Beginning in July 2021, APHIS became aware that Envigo was not meeting minimum housing standards and not providing sanitary conditions or clean food and water in sufficient quantity. Likewise, Envigo allowed non-veterinary employees to administer medical care and permitted staff to euthanize dogs without anesthesia. Medical records indicate that over 300 puppies died from “unknown causes” and over 150 dead puppies under five weeks old were so badly decomposed that a cause of death could not be determined. Even after being instructed to correct the inhumane, noncompliant conditions at its Cumberland facility, Envigo failed to do so, which led to hundreds of dog casualties. Over the course of several months, APHIS continued to document serious violations of care at this facility, many of which were repeat violations. Nonetheless, APHIS did not use its authority under the AWA to suspend or revoke Envigo’s license, remove any of the animals in Envigo’s care, or seek a single financial penalty against Envigo.
As you are aware, the abhorrent conditions documented by the agency resulted in the Department of Justice seeking an injunction against Envigo. Even after a federal court entered an order enjoining Envigo from conducting activity at the Cumberland facility and approved transfer of more than 4,000 dogs to an animal welfare organization, APHIS renewed Envigo’s license for another year. It is appalling that APHIS has not opened any enforcement actions against Envigo to penalize and deter its behavior.
According to The U.S. District Court for the Western District of Virginia, Envigo “operat[ed] . . . in a manner that flagrantly disregard[ed] numerous health protocols, placing the heath of animals in serious danger and risk of death.” United States v. Envigo RMS, LLC, 6:22-cv-00028 (W.D. Va. May. 21, 2022). Nevertheless, APHIS is allowing Envigo to continue breeding and selling dogs without consequence. This decision is wholly disconcerting and in direct contradiction to the agency’s responsibility of enforcing the AWA. It sets a dangerous precedent that blatant defiance of the law may go unpenalized and leaves licensees without incentive to comply.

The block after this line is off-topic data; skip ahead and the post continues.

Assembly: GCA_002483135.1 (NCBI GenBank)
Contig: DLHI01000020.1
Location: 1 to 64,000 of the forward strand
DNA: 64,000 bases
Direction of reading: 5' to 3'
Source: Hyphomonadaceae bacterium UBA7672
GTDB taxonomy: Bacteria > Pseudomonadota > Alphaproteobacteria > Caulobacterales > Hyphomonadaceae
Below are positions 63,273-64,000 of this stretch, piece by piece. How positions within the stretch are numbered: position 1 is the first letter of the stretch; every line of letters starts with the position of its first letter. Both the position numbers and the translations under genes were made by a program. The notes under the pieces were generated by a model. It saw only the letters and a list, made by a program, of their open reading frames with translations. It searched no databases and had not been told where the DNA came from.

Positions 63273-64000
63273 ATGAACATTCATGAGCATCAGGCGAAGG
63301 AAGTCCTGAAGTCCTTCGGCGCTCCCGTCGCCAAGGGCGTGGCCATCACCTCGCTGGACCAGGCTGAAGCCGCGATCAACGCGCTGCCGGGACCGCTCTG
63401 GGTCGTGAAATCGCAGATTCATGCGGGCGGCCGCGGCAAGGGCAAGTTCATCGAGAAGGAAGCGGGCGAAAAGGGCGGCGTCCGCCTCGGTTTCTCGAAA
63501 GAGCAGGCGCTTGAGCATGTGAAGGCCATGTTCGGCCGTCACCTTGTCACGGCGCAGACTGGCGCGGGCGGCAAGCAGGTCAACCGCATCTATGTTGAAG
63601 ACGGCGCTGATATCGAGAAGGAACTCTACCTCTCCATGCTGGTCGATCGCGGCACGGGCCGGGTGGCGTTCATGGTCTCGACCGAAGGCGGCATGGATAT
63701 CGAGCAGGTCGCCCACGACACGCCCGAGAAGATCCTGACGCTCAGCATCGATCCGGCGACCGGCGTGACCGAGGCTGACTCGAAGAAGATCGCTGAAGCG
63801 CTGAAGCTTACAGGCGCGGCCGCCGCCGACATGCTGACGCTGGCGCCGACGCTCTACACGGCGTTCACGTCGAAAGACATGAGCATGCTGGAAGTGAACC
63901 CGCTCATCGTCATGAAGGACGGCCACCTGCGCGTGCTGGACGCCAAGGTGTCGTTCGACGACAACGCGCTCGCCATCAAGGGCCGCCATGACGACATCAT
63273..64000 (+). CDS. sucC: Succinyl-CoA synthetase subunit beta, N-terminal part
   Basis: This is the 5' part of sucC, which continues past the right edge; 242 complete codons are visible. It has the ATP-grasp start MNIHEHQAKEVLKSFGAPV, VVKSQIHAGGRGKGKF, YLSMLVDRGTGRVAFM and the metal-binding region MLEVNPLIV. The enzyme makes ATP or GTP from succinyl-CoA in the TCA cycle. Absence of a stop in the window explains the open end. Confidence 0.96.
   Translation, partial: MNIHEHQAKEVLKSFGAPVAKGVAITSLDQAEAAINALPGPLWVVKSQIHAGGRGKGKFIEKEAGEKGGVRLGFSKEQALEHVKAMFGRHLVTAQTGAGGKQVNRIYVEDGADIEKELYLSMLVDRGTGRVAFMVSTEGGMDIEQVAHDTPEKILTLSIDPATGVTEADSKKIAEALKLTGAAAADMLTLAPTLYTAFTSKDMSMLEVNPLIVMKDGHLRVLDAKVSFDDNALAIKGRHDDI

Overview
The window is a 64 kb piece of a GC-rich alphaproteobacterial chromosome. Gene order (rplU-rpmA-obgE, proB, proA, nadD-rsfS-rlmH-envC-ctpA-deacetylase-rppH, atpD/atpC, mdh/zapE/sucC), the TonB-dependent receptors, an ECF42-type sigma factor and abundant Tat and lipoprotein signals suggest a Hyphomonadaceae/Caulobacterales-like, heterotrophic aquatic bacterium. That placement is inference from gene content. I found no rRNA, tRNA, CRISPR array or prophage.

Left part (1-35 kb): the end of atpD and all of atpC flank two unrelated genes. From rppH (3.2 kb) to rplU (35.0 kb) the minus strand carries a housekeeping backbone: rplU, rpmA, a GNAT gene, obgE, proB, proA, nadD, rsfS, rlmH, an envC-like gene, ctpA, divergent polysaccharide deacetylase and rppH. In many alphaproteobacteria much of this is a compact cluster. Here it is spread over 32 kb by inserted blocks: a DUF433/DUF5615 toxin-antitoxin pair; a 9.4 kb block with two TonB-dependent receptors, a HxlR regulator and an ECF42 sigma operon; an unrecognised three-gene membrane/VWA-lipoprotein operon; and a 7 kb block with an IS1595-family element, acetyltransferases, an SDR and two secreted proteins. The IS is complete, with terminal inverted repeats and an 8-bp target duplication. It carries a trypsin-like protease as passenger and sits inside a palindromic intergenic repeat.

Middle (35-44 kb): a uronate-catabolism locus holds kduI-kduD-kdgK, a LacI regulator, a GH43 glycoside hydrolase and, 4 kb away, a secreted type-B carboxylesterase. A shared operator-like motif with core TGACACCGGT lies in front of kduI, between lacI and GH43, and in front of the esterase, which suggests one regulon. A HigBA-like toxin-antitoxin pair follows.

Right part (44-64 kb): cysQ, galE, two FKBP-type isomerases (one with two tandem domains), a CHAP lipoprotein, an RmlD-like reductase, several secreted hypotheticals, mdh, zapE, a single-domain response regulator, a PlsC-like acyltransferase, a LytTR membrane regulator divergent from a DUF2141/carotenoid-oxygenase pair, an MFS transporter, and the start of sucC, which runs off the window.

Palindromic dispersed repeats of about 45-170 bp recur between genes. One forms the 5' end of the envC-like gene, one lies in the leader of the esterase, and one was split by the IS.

The USDA has been entrusted with ensuring the humane handling, care, and treatment of animals in commercial facilities. We agree with the court in that “the Government has a strong interest in ensuring compliance with federal law and regulations to safeguard humane treatment of animals, as well as ensure the efficacy of USDA’s inspection and licensing regime.” Id. The agency’s unwillingness to hold Envigo accountable, despite the company’s history of irresponsibility and improper stewardship, completely undermines the integrity of the agency’s enforcement objectives and is not what Congress intended when it granted the agency authority to enforce the AWA.
In light of your decision to renew Envigo’s license, we respectfully request that you provide detailed responses to the following questions within 60 days of receiving this letter:
Can you confirm that Envigo RMS, LLC currently holds an active license to breed animals and when the license was renewed?
Can you confirm how many sites Envigo operates and the location of each site, along with the last date each site was inspected by APHIS officials and inventory of animals at each site?
Can you explain how APHIS determined that Envigo met the requirements for license renewal despite the numerous violations noted by your agency?
Given Envigo’s history of ignoring warnings and opportunities for correction at its Cumberland facility, how can the agency be confident that that company will comply with the AWA at its other sites?
We appreciate APHIS’s attention to this matter and look forward to a prompt response.